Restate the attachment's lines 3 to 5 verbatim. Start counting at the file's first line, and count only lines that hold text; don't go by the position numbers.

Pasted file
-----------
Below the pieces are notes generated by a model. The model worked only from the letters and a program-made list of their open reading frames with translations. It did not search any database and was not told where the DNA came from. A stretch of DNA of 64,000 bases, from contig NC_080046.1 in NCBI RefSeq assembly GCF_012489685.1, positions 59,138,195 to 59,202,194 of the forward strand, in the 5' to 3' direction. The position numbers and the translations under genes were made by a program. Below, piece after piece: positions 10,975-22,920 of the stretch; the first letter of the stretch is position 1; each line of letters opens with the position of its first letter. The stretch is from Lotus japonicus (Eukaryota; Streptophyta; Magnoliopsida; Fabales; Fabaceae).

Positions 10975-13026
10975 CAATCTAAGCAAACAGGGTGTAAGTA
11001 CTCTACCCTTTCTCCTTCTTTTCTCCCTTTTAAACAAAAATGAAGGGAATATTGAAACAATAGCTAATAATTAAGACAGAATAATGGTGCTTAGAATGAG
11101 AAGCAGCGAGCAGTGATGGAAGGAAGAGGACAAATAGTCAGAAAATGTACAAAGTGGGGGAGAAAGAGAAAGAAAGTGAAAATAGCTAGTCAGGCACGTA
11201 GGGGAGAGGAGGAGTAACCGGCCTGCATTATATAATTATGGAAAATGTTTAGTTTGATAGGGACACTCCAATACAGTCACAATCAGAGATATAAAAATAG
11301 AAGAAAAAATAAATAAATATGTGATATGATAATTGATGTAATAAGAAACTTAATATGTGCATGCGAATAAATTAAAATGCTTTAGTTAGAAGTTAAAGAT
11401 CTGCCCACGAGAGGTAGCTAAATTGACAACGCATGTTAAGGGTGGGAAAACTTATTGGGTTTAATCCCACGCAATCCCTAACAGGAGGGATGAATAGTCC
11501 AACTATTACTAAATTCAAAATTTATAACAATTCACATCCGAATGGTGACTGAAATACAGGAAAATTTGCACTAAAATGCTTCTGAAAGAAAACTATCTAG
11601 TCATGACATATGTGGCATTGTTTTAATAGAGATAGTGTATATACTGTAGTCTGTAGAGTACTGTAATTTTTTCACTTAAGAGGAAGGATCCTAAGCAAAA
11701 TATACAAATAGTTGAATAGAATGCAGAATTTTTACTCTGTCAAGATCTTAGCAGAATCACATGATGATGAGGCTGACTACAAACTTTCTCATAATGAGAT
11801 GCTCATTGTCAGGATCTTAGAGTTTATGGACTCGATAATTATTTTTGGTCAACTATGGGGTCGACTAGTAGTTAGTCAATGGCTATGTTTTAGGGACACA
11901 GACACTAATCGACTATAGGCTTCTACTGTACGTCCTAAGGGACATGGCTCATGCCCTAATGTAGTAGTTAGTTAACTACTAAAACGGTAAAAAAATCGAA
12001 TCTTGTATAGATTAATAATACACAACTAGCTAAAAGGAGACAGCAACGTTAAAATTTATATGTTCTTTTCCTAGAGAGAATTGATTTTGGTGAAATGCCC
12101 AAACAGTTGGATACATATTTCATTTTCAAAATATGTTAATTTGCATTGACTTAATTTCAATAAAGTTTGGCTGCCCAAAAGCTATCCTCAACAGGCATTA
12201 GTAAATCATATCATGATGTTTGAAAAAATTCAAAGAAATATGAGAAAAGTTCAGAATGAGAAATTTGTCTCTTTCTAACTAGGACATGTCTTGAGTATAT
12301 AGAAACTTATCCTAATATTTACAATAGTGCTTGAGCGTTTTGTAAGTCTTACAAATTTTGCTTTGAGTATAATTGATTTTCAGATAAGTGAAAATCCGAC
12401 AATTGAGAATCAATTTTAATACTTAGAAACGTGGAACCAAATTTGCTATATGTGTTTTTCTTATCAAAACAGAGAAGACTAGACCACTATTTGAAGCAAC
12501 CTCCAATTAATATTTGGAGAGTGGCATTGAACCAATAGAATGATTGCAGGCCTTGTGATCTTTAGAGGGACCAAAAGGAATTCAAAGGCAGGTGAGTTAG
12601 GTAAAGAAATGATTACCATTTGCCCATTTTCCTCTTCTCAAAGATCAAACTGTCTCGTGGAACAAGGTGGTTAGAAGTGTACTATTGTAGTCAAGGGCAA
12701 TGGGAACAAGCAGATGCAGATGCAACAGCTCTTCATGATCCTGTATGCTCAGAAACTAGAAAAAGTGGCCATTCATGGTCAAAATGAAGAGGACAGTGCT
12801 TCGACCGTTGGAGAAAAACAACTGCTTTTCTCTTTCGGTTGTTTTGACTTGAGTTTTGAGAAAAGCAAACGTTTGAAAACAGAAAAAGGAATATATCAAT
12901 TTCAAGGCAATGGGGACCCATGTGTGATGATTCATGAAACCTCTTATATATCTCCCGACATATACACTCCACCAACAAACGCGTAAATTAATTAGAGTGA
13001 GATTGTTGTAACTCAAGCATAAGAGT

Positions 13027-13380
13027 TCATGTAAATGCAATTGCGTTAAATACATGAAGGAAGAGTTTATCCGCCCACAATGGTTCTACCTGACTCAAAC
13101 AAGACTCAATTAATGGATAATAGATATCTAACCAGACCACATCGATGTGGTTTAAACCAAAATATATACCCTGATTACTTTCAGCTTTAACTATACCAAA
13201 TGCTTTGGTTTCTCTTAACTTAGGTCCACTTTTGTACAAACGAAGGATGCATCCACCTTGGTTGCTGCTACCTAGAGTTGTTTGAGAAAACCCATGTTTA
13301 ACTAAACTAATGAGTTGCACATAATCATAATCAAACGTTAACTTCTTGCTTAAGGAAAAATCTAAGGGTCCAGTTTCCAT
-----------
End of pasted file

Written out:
10975 CAATCTAAGCAAACAGGGTGTAAGTA
11001 CTCTACCCTTTCTCCTTCTTTTCTCCCTTTTAAACAAAAATGAAGGGAATATTGAAACAATAGCTAATAATTAAGACAGAATAATGGTGCTTAGAATGAG
11101 AAGCAGCGAGCAGTGATGGAAGGAAGAGGACAAATAGTCAGAAAATGTACAAAGTGGGGGAGAAAGAGAAAGAAAGTGAAAATAGCTAGTCAGGCACGTA